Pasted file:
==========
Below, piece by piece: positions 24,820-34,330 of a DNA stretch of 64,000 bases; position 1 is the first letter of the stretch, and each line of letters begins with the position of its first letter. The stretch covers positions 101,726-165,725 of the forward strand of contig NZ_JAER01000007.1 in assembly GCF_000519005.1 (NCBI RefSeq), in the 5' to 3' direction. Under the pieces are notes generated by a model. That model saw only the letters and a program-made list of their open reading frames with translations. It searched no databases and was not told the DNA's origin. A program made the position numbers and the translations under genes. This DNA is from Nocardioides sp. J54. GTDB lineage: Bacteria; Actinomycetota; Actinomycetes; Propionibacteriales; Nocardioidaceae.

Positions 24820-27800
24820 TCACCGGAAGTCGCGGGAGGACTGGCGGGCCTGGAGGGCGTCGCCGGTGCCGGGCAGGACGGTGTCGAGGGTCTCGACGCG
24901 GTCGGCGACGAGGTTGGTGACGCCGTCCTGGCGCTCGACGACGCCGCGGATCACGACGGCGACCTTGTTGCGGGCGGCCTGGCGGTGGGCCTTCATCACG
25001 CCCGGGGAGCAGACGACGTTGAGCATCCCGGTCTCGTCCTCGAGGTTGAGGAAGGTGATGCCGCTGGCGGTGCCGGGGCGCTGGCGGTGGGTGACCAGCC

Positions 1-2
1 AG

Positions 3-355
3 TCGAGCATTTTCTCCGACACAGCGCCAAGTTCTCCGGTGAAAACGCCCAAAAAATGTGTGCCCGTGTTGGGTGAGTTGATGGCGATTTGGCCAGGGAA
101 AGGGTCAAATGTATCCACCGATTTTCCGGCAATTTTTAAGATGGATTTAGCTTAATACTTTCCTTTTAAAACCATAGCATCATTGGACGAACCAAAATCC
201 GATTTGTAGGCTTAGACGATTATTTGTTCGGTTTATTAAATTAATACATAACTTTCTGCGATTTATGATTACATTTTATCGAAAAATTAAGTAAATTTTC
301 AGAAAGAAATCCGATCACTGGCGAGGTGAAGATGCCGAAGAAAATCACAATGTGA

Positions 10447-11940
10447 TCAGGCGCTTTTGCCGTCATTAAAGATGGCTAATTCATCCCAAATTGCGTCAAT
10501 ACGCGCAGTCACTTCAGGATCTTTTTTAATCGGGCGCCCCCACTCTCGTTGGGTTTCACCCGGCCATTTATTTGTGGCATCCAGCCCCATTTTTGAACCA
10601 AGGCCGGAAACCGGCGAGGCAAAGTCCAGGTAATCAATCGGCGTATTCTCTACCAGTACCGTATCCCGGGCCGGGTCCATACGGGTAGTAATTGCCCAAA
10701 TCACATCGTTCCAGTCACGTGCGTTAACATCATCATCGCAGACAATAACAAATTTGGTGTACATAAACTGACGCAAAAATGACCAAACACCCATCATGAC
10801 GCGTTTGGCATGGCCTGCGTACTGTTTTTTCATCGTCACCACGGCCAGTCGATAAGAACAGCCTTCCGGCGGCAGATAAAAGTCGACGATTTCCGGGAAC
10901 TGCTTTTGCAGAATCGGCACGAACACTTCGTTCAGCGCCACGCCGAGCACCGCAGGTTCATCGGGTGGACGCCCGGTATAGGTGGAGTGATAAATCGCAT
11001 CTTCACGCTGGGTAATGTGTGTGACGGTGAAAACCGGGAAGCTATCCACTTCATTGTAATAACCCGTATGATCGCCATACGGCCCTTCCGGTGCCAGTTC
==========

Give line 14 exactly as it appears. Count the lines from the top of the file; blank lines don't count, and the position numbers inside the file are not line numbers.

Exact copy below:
10447 TCAGGCGCTTTTGCCGTCATTAAAGATGGCTAATTCATCCCAAATTGCGTCAAT